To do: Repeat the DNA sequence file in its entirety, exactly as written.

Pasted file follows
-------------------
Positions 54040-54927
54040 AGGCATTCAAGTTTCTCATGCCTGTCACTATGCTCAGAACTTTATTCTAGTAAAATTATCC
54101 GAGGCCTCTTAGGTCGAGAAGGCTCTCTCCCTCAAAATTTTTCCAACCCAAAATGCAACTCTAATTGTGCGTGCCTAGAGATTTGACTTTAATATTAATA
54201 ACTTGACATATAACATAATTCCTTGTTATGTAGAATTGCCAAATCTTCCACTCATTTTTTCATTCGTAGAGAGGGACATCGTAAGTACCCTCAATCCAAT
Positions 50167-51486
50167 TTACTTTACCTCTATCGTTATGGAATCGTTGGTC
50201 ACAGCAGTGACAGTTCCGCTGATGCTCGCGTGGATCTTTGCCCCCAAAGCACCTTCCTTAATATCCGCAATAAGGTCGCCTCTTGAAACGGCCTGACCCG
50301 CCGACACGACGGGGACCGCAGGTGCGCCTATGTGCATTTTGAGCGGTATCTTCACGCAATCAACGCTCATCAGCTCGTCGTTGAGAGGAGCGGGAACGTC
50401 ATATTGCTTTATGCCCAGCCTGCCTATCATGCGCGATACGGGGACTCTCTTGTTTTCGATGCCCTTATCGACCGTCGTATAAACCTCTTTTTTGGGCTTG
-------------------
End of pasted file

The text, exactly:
Positions 54040-54927
54040 AGGCATTCAAGTTTCTCATGCCTGTCACTATGCTCAGAACTTTATTCTAGTAAAATTATCC
54101 GAGGCCTCTTAGGTCGAGAAGGCTCTCTCCCTCAAAATTTTTCCAACCCAAAATGCAACTCTAATTGTGCGTGCCTAGAGATTTGACTTTAATATTAATA
54201 ACTTGACATATAACATAATTCCTTGTTATGTAGAATTGCCAAATCTTCCACTCATTTTTTCATTCGTAGAGAGGGACATCGTAAGTACCCTCAATCCAAT
Positions 50167-51486
50167 TTACTTTACCTCTATCGTTATGGAATCGTTGGTC
50201 ACAGCAGTGACAGTTCCGCTGATGCTCGCGTGGATCTTTGCCCCCAAAGCACCTTCCTTAATATCCGCAATAAGGTCGCCTCTTGAAACGGCCTGACCCG
50301 CCGACACGACGGGGACCGCAGGTGCGCCTATGTGCATTTTGAGCGGTATCTTCACGCAATCAACGCTCATCAGCTCGTCGTTGAGAGGAGCGGGAACGTC
50401 ATATTGCTTTATGCCCAGCCTGCCTATCATGCGCGATACGGGGACTCTCTTGTTTTCGATGCCCTTATCGACCGTCGTATAAACCTCTTTTTTGGGCTTG